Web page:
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BY ZACH WILLIAMS | A little something extra in last month’s city budget speeds up the classroom of the future’s arrival a bit for Lower East Side students.
Eight local schools received additional funding for technology purchases, including laptops and interactive whiteboards, plus tables with all the capabilities of an iPad, but bigger and inviting for more than one user at a time.
City Councilmember Margaret Chin secured the $480,000 in funding, in addition to $360,000 that will enable sidewalk and bathroom repairs at three other schools, as well as the construction of a rooftop garden at Emma Lazarus High School.
“In today’s world, education is about more than just textbooks and lectures,” Chin said in a statement. “So I made sure to provide funding for new laptops or digital technology upgrades to schools which required that boost.
“I’m particularly excited about providing funding for interactive, touch-screen technology to early-childhood, special-education students at P.S. 142,” she said. “That technology will greatly aid the school in handling its influx of special-ed students.”
Principals interviewed indicated that the new technology should be ready in time for the upcoming school year.
Long gone are the days when a computer or two in the back of a classroom sufficed for introducing children to technology, noted Rhonda Levy, principal of P.S. 142. She said that $40,000 in funding for “interactive tables” in four early-childhood special-education classrooms would be a welcome change from the rote methods of the past.
In recent years, Levy’s students have re-created activities, such as building a beauty salon.
“What they re-create in those classrooms will make you cry,” she said. “You just don’t realize what a 5-year-old can do.”
Every year, the hands-on approach at the school requires loads of new materials and books. Levy said some of her teachers now spend time applying for as many as eight educational grants per year. Meanwhile, technology can aid children with “subtle” learning disabilities to quickly integrate with their peers, she added.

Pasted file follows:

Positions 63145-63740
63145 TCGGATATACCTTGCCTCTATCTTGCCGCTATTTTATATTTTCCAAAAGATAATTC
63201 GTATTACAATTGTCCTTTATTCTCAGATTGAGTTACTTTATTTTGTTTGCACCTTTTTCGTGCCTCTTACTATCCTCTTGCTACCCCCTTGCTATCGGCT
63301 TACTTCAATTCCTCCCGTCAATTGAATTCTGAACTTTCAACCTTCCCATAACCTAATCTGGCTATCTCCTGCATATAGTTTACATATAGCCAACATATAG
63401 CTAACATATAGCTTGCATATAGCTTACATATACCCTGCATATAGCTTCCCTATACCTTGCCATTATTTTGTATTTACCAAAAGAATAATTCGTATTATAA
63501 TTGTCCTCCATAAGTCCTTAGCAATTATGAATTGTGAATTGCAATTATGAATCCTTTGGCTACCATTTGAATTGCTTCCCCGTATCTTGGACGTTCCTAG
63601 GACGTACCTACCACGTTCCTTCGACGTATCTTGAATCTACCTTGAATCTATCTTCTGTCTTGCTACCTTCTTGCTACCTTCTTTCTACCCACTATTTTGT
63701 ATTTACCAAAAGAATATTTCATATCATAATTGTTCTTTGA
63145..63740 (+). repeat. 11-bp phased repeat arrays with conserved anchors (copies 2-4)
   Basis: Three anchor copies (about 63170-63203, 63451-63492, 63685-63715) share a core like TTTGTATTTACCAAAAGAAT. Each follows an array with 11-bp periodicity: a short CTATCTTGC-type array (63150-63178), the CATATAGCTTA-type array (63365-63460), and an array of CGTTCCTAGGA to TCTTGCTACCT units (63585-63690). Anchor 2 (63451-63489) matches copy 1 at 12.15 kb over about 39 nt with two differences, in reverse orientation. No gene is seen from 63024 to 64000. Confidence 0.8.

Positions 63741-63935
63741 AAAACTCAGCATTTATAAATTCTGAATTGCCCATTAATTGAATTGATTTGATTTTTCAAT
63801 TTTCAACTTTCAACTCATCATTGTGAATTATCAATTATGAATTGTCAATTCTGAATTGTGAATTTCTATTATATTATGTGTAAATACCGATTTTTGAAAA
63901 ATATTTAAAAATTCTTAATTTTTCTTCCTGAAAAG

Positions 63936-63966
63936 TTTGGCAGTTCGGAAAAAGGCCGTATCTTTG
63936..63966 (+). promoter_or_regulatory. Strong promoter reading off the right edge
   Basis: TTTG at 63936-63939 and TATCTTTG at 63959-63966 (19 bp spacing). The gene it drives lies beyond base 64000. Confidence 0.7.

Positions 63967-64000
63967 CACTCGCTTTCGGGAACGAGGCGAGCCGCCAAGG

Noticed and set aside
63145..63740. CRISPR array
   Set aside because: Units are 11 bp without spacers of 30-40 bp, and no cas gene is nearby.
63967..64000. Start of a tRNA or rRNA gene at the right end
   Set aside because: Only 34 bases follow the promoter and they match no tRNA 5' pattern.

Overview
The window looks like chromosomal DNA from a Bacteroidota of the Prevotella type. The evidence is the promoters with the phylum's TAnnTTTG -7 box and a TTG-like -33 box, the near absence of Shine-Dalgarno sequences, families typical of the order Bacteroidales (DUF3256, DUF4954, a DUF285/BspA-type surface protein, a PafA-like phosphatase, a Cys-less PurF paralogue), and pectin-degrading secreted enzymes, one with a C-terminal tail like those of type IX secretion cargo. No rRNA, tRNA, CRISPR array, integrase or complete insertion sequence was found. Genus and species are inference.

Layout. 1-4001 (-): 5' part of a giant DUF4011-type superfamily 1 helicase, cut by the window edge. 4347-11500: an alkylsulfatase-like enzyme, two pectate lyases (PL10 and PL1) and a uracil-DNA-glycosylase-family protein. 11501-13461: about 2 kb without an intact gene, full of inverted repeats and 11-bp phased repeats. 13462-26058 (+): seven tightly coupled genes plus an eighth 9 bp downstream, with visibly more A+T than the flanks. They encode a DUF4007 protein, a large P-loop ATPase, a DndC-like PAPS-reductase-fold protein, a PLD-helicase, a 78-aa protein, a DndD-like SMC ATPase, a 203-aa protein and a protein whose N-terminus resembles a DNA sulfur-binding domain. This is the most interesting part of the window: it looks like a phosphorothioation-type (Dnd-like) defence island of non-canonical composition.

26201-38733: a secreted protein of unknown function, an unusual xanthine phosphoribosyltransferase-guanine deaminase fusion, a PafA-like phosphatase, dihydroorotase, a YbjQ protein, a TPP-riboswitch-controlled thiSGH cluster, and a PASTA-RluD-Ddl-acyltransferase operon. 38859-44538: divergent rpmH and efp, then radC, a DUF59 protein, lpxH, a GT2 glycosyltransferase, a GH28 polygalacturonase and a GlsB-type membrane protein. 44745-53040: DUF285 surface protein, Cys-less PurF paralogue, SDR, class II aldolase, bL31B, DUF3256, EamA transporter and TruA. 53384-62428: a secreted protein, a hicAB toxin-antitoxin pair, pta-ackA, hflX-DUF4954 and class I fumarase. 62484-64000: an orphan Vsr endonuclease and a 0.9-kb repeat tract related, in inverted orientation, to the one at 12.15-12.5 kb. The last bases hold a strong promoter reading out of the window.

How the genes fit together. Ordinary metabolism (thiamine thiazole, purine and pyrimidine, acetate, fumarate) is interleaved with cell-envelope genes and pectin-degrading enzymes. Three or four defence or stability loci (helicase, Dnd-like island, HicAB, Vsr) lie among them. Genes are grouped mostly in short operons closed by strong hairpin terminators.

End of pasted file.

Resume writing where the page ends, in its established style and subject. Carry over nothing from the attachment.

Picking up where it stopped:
Five local schools will purchase mobile “laptop carts,” allowing several classrooms to share technology. Used alongside interactive whiteboards, multitasking students can read books at the front of the classroom while also accessing a personal device brimming with educational applications, explained James Lee, principal of P.S. 20. Lee’s school received $60,000 for laptop carts.
The carts can even update software on students’ iPhones, he said.
“We’re putting a lot of our funds into either laptops or iPads in order to serve a great number of kids all at the same time,” Lee said.
He added that the funding will also better prepare P.S. 20 to comply with the expected future requirement that standardized testing be done on computers rather than with paper and pencil.
However, principals said the software that the Department of Education is offering to go with the carts unfortunately is not that great.
“The software that they offer is stupid,” one of them said, though adding, “but they did allow us to roll over the software money.”
The principals all said that their students enjoy the expanded use of technology in the classroom.
“The kids love it. Why not make use of it?” she said. “There is so much out there.”